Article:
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Title: Elkington & Co. and the art of electro-metallurgy, circa 1840-1900
Author: Grant, Alistair
ISNI:       0000 0004 5365 5748
Awarding Body: University of Sussex
Current Institution: University of Sussex
Date of Award: 2015
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This is the first major art historical study of Elkington & Co., the British art-metalwork company that from c.1840 invented and patented methods of electro-depositing gold and silver, which they developed artistically and commercially into the modern industrial art of electro-metallurgy. It analyses how Elkington's syntheses of science and art into industrial manufacturing processes revolutionized the design and production, replication and reproduction of precious metalwork, metal sculpture, and ornamental art-metalwork, and why the art of electro-metallurgy, the world's first electrical art, exemplifies the social, and cultural change of the mid-Victorian era. This PhD thesis studies Elkington's technical development from c.1840-1900, analyzing how they developed new methods of gilding and plating, and important collateral technologies. It identifies key people in the company, and analyses the chronology of scientific discoveries that shaped the industrial processes and artistic practices at their manufactories in Birmingham. It then analyses the development of the company's creative strategy, and identifies key people whose artistic contributions collectively shaped the evolution of the art of electro-metallurgy. It provides the first study of Elkington as non-precious metals manufacturers, identifying and analyzing the key artworks that they produced in copper and copper alloys as 'bronzists,' and examines how Elkington applied the art of electro-metallurgy to the manufacture of monumental statues. By critically analyzing key sculptures it demonstrates how Elkington became the preeminent British bronze foundry of the mid-Victorian era. It concludes with a study of Elkington & Co.'s oeuvre from 1851-1878, and analyzes how their art of electro-metallurgy was influenced by the technical and stylistic eclecticism of l'orfèvrerie française of the French 2nd Empire. It describes how, from 1853- 1899, Elkington employed three Frenchmen as their chief artists: Pierre-Emile Jeannest, Auguste Willms, and Léonard Morel-Ladeuil, who further elevated the company's artistic reputation. It concludes with a detailed analysis of Elkington's masterpiece, The Milton Shield (1867) and analyses how its publication as electrotype reproductions in America exemplified the art of electro-metallurgy.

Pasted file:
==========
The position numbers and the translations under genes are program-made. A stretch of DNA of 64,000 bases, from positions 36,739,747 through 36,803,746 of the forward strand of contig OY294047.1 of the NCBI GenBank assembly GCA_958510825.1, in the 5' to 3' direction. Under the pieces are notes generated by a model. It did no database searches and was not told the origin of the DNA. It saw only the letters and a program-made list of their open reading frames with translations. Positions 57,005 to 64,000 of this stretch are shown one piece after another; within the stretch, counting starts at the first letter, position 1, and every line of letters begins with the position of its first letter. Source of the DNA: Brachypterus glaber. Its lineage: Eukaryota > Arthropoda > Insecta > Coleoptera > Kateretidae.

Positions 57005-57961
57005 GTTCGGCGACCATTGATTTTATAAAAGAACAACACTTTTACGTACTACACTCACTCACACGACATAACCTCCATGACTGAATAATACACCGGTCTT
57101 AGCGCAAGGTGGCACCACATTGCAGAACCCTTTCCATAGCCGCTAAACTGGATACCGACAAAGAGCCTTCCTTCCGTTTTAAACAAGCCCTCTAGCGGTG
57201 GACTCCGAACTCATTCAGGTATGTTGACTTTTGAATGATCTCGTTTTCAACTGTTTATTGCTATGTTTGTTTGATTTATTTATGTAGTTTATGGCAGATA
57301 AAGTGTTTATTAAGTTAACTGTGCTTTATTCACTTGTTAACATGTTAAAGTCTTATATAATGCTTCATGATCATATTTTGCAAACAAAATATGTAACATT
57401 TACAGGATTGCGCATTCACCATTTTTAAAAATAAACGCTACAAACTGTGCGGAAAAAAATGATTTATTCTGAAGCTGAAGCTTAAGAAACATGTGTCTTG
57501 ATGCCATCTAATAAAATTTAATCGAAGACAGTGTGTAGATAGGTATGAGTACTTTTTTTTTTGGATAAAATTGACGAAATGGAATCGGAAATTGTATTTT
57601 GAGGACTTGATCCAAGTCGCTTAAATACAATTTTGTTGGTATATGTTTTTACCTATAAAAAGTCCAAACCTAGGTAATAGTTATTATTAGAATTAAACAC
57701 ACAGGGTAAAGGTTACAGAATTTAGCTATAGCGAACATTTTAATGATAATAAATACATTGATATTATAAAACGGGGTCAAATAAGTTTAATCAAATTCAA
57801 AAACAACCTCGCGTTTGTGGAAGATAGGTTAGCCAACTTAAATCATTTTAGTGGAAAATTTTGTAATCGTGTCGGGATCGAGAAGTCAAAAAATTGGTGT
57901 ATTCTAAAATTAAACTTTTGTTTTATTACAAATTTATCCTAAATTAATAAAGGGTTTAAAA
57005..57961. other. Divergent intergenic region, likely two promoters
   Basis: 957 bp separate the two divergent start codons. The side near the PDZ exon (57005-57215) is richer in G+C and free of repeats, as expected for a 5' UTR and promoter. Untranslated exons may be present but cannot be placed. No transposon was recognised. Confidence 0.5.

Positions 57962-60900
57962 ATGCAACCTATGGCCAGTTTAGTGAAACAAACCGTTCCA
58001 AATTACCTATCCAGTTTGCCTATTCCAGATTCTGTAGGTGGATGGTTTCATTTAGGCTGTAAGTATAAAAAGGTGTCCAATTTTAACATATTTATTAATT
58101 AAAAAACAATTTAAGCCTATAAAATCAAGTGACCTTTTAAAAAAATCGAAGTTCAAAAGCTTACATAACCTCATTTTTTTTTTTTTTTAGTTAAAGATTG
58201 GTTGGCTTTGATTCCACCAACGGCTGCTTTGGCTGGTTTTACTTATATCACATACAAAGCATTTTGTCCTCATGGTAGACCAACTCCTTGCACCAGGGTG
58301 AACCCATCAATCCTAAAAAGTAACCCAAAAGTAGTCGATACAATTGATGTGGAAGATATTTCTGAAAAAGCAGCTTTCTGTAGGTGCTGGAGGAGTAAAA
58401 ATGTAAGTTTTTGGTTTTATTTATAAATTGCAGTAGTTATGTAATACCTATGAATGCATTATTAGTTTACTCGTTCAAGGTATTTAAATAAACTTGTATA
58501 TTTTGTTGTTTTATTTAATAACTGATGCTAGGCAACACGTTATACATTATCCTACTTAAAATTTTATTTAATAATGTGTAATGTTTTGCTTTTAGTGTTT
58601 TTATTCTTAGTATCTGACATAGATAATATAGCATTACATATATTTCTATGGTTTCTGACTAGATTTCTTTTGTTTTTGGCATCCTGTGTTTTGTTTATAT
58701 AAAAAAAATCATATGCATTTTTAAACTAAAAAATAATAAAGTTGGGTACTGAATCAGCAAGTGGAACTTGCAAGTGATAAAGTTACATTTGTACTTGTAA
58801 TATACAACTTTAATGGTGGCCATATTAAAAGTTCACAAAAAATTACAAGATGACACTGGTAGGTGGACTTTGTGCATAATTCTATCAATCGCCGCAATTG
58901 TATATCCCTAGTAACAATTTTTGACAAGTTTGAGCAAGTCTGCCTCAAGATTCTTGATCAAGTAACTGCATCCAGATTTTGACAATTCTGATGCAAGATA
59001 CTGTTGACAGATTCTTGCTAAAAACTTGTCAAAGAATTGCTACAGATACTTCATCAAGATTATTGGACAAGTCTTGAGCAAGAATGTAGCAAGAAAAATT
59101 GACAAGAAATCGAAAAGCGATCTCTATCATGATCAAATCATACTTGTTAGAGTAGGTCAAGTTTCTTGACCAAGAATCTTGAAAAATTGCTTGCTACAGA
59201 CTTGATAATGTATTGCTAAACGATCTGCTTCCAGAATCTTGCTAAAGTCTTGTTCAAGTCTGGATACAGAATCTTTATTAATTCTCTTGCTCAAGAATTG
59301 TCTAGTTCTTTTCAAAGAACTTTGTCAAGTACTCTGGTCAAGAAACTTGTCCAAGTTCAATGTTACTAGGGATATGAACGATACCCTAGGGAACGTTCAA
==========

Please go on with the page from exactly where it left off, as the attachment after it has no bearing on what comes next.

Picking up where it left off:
Supervisor: Not available Sponsor: Not available
Qualification Name: Thesis (Ph.D.) Qualification Level: Doctoral
EThOS ID:  DOI: Not available
Keywords: NK6400 Metalwork